MAKHIJANI: I don’t know. There’s no clean answer to that. I think a lot of the problem lies in what is going on in the Nuclear Regulatory Commission. For the first fifteen years after the accident, I think the Commission had lessons learned. It was awake. It asked the licensees to incorporate changes into their reactors even if they incurred some costs and so on. In recent years, there’s been a greater relaxation. There’s a lot of self-inspection going on. The licensees can make a lot of determinations that I don’t think they should make. We all, you know, we were not far from a catastrophe at a reactor in Toledo, near Toledo, the Davis-Besse Reactor, where the head, the lid of the reactor vessel had almost corroded all the way through. The NRC inspectors had seen pictures of the corrosion before. They had – there was actually a bucket brigade to carry away the deposited boric acid, and yet they did not order the shut down on the power plant. This was as recently as 2002. So I’m not comfortable today that the NRC is as vigilant as it should be, and these reactors have become cash cows for their operators. I certainly don’t mind people making profit, but I think the re-licensing process and the vigilance should certainly be much greater than it is today.
GELLERMAN: You know there’s a generation of people in the United State who don’t even know about Three Mile Island, let alone remember it. And many of them are familiar with, you know, nuclear power plants from Homer Simpson.
MAKHIJANI: Yes, that’s right. This is the most common way to find out about nuclear power these days.
GELLERMAN: He was an operator of a nuclear power plant.
MAKHIJANI: That’s right, yeah. And so we essentially know nuclear power through a cartoon character. You know, I think the debate about nuclear power is and should be very serious. The nuclear power industry claims that they’re going to solve the climate crisis. But they’re a mature industry. They’ve had government-supplied insurance for fifty years. They still get government-supplied insurance. They say they’re very safe, but they cannot buy commercial insurance for their operations. If they want to build nuclear power plants, they should go to Wall Street, raise the money, but Wall Street regarded nuclear power plants as being too risky even before this current crisis. The same Wall Street that was doing sub prime mortgages and thought they were okay, thought this was even more risky and didn’t want to finance them. We could build ten times as much renewable electricity in the next ten years as could be built in terms of new nuclear power plants, so if we are really serious about low carbon electricity, we would be doing renewable electricity.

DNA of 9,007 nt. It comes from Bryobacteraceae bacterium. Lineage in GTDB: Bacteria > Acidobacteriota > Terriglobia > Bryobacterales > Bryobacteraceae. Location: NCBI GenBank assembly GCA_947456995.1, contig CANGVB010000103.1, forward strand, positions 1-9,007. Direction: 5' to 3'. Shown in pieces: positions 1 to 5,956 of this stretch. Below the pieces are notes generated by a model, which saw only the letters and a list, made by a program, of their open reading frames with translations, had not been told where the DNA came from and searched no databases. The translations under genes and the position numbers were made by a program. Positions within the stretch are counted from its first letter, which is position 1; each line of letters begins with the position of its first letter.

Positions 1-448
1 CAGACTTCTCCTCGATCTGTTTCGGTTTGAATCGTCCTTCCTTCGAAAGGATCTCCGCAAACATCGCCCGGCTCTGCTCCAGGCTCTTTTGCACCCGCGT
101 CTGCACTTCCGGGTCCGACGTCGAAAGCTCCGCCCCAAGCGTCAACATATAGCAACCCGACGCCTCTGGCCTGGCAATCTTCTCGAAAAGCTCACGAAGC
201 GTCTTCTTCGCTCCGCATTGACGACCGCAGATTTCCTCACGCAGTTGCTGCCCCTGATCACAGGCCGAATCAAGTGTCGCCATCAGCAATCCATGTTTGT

GELLERMAN: Arjun Makhijani is the president of the Institute for Energy and Environmental Research. His most recent book is “Carbon Free and Nuclear Free: A Road Map for U.S. Energy Policy.”
Arjun Makhijani, thanks again.
MAKHIJANI: Thank you very much, Bruce.
Living on Earth wants to hear from you!
P.O. Box 990007
Boston, MA, USA 02199
Donate to Living on Earth!
Living on Earth is an independent media program and relies entirely on contributions from listeners and institutions supporting public service. Please donate now to preserve an independent environmental voice.
Major funding for Living on Earth is provided by the National Science Foundation.
Kendeda Fund, furthering the values that contribute to a healthy planet.
The Grantham Foundation for the Protection of the Environment: Committed to protecting and improving the health of the global environment.
Contribute to Living on Earth and receive, as our gift to you, an archival print of one of Mark Seth Lender's extraordinary hummingbird photographs. Follow the link to see Mark's current collection of photographs.